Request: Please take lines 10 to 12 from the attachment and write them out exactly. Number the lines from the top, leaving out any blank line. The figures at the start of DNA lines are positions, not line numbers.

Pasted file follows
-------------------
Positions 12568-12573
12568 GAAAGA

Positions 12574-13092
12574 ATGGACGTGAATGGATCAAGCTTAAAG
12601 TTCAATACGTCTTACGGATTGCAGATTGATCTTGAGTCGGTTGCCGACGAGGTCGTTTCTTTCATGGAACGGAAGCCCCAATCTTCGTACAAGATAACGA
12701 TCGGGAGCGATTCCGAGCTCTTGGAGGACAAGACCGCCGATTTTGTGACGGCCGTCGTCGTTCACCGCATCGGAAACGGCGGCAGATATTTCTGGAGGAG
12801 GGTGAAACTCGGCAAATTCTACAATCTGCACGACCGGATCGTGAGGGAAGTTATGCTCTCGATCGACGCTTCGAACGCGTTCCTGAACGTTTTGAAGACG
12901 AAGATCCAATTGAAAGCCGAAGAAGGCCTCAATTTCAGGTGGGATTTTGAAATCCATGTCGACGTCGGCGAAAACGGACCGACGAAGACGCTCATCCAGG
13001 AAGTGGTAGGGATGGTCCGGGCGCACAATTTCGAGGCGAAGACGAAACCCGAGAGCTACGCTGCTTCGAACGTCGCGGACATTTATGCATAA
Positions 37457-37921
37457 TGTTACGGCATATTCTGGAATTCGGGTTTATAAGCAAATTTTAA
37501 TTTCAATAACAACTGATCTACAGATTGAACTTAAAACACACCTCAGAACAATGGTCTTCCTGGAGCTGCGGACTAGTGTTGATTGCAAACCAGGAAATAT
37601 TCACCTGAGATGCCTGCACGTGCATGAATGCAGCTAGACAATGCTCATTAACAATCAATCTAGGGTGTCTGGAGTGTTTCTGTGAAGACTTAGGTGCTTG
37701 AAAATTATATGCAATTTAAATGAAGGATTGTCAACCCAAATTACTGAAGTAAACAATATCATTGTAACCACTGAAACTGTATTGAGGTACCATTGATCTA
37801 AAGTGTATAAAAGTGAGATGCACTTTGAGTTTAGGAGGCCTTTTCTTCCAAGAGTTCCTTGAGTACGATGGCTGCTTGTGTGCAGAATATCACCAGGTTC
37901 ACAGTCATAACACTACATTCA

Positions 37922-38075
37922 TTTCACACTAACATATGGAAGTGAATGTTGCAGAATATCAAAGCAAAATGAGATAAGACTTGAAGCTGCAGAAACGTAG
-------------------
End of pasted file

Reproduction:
Positions 37457-37921
37457 TGTTACGGCATATTCTGGAATTCGGGTTTATAAGCAAATTTTAA
37501 TTTCAATAACAACTGATCTACAGATTGAACTTAAAACACACCTCAGAACAATGGTCTTCCTGGAGCTGCGGACTAGTGTTGATTGCAAACCAGGAAATAT